I am so excited about this class. This is probably for me one of the largest changes in Photoshop or most important changes for me that has happened in a really, really long time. And Photoshop's had some upgrades and it's gone along, but now with brushes and the way they've organized the brushes, it is so much more approachable and easy to achieve painterly effects. And I have to say, I think I've got a little bit of this, like I always wanted to be a painter, and I was never really a good renderer. You know what I mean? I just wasn't good at drawing, I wanted to be. I went to school for illustration for a while and they went, yeah, you know what? How about the photo department? And I ended up going to photography. And retouching has always been kind of a combination of those two, but I've never really been able to paint. And what's happened in brushes now is they have mastered the brushes and encapsulated it in such a way that someone like me who can't render very well, can actually ...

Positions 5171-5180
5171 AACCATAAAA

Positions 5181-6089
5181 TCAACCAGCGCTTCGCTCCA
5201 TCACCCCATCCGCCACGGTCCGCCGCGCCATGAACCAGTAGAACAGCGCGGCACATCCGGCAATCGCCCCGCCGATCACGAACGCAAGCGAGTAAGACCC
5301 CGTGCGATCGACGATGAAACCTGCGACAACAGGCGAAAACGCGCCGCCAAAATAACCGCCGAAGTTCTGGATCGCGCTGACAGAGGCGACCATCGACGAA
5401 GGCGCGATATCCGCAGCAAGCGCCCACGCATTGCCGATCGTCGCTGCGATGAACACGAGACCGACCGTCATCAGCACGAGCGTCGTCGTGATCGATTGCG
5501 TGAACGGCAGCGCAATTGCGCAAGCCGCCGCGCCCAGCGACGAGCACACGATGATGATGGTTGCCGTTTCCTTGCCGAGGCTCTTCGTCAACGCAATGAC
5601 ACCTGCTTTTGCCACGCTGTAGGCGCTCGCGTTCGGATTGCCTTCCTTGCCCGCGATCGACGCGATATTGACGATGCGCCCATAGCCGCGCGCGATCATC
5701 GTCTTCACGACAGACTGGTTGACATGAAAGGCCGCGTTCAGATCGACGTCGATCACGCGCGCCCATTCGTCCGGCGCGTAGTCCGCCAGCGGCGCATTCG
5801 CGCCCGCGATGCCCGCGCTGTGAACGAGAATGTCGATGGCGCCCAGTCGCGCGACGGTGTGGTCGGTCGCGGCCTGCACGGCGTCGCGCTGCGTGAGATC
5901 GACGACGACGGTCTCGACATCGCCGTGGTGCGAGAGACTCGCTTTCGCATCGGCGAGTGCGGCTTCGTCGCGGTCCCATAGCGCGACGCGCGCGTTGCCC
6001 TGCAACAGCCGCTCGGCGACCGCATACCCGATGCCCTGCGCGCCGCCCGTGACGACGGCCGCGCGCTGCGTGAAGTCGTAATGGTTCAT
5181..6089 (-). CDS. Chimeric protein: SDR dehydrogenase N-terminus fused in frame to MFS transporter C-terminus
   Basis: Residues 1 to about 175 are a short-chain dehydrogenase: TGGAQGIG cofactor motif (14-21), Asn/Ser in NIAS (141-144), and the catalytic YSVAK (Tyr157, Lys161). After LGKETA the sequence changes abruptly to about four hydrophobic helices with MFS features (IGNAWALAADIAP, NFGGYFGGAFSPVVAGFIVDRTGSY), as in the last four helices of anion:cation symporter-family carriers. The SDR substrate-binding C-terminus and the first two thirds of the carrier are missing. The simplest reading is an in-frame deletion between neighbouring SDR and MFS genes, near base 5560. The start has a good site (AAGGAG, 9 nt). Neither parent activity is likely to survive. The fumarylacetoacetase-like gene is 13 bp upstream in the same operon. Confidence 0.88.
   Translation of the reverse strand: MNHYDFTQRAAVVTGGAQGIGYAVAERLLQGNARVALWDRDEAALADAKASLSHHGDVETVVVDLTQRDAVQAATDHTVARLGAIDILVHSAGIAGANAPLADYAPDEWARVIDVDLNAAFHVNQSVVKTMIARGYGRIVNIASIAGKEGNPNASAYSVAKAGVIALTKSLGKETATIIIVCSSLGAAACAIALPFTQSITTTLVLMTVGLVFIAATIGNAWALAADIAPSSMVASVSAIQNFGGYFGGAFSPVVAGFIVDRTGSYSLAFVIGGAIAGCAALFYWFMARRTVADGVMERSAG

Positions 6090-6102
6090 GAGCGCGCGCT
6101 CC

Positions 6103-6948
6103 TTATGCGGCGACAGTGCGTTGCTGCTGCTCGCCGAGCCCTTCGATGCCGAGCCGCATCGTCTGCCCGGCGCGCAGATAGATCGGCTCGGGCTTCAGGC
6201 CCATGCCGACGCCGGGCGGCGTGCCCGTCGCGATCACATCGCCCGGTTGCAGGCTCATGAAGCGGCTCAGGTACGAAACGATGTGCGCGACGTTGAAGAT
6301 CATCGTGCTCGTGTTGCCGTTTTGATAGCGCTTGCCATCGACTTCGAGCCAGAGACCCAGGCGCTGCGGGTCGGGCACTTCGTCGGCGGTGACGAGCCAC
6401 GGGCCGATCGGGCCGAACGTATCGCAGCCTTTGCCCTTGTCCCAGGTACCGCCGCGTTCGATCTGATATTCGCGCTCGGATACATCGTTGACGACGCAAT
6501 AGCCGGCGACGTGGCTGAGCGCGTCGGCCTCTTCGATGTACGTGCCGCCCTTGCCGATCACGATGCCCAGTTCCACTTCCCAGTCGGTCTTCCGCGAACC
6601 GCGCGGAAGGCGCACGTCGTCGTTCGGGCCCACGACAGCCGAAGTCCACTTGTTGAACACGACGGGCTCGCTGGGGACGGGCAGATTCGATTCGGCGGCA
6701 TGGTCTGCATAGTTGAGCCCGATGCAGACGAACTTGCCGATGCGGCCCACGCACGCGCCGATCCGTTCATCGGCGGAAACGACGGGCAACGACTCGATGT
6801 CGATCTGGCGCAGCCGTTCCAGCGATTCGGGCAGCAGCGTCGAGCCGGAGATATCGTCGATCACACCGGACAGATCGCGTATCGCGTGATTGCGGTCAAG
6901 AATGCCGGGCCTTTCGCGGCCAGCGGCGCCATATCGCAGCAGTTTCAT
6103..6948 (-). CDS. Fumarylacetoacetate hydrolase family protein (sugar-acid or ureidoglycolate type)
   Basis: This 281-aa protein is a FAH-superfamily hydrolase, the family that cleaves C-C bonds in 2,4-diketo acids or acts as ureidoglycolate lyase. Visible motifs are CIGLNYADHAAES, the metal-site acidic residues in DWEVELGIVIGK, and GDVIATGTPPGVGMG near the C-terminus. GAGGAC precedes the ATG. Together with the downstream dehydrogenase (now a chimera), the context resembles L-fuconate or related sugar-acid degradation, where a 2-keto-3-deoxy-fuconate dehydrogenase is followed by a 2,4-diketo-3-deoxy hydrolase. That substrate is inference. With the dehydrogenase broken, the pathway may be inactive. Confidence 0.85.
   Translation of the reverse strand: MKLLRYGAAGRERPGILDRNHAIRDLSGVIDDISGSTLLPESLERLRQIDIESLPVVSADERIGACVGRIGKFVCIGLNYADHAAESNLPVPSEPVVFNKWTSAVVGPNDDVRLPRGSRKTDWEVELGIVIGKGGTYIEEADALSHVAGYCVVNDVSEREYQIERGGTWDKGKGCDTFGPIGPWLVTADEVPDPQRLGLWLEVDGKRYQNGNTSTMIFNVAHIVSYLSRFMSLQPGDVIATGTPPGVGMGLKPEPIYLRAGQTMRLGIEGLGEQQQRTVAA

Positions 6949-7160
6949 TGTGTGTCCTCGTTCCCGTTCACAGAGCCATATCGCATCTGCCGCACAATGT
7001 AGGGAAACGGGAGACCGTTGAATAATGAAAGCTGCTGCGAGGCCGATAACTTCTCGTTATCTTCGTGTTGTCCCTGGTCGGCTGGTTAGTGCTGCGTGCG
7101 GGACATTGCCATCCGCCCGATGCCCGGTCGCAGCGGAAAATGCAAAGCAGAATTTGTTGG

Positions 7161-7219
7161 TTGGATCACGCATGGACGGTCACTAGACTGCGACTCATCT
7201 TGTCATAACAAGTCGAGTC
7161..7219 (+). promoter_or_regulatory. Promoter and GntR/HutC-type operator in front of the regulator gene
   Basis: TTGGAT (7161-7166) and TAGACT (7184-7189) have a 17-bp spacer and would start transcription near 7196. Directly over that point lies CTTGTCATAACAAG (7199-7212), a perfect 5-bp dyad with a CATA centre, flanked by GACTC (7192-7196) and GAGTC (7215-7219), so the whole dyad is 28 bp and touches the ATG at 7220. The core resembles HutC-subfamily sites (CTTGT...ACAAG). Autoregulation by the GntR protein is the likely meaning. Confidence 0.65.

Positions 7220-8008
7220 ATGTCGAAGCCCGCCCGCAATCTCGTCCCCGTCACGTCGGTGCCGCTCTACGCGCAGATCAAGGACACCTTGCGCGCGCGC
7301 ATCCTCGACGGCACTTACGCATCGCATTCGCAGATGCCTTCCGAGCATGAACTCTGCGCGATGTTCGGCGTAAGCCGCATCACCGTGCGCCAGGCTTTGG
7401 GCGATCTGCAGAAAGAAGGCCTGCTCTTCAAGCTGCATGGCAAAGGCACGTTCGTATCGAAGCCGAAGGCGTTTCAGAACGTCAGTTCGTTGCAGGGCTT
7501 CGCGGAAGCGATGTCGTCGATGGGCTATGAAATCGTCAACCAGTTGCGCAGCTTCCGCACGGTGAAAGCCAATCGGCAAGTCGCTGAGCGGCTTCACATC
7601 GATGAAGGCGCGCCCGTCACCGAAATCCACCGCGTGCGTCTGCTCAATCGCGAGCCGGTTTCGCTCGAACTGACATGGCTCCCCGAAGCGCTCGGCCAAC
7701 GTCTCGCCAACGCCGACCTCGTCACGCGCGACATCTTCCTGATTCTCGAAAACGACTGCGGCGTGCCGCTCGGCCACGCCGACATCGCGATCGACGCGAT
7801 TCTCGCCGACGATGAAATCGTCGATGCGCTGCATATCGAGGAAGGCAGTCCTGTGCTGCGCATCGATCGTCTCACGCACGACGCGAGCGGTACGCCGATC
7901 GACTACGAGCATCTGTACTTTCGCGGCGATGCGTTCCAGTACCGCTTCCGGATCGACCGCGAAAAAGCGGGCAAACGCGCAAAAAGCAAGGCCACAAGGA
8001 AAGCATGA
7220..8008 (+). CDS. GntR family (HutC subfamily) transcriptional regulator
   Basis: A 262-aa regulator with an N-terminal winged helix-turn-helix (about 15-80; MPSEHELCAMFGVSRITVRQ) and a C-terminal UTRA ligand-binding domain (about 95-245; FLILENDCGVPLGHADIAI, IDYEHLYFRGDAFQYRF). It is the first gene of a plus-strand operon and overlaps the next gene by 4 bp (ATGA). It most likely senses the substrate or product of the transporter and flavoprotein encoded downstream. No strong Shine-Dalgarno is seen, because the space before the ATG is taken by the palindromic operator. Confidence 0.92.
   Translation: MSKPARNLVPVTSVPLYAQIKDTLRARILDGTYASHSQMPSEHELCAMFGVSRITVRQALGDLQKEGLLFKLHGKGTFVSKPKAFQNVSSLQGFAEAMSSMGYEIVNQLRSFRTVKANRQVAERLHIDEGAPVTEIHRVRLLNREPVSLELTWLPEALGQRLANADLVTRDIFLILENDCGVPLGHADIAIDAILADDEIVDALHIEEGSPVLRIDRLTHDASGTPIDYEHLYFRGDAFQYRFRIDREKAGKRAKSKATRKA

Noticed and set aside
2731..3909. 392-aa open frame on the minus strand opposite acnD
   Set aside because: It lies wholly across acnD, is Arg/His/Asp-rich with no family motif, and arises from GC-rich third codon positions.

really get in there and paint. And I mean, paint some really cool stuff. And in addition to that, the organization is exquisite. Now, what we're gonna look at, we're gonna look at a bunch of different styles. I'm hoping to show you a bunch of different effects and looks you can do with brushes, so you can find your own style. I'm not trying to impart a technique on you, other than, hey look, if you do this, you can try that. Look, this looks like this. And much like many of the other courses here, I'm gonna severely suggest, I mean, strongly, strongly, strongly suggest that you all practice off jobs. Find some samples of work. Go to the museums. Go to the museum websites. Find some paintings, find some images that you wanna emulate and practice. Because what happens when you emulate work and you try to actually follow a roadmap, you actually can get to a technique. So for example, using a brush as a mask, which is something we're gonna go through, if you try to emulate that, you will learn more doing that than oh, I'm just playing and ooh, I have a happy accident, and I've discovered something, because that happy accident might be cool, but do you remember how you got there? And can you reproduce it? In this way, if you're actually emulating some art work or a style, so for example, that kind of watercolor look down there, if you try to emulate it, you're gonna try different brushes actually looking for a result which will have you understand the brushes a lot better. So I'm hoping y'all will join us on that. There's a huge handout on this. It's 90 pages, something like that. The companion hand-yen, it'll go along with this. It'll have a lot of data and a lot of pictures to help you along the way. But this is the kind of thing I'm talking about. Can you take an image and make it a watercolor? And this takes minutes now, I mean minutes, which is both frightening and fantastic all at the same time. So I hope you'll enjoy the process. We're gonna start with some kinda technical stuff, management, looking at what the new system is. It's a little dry at the beginning in that sense. And then we'll get into actual painting, but we kinda all have to get on the same page.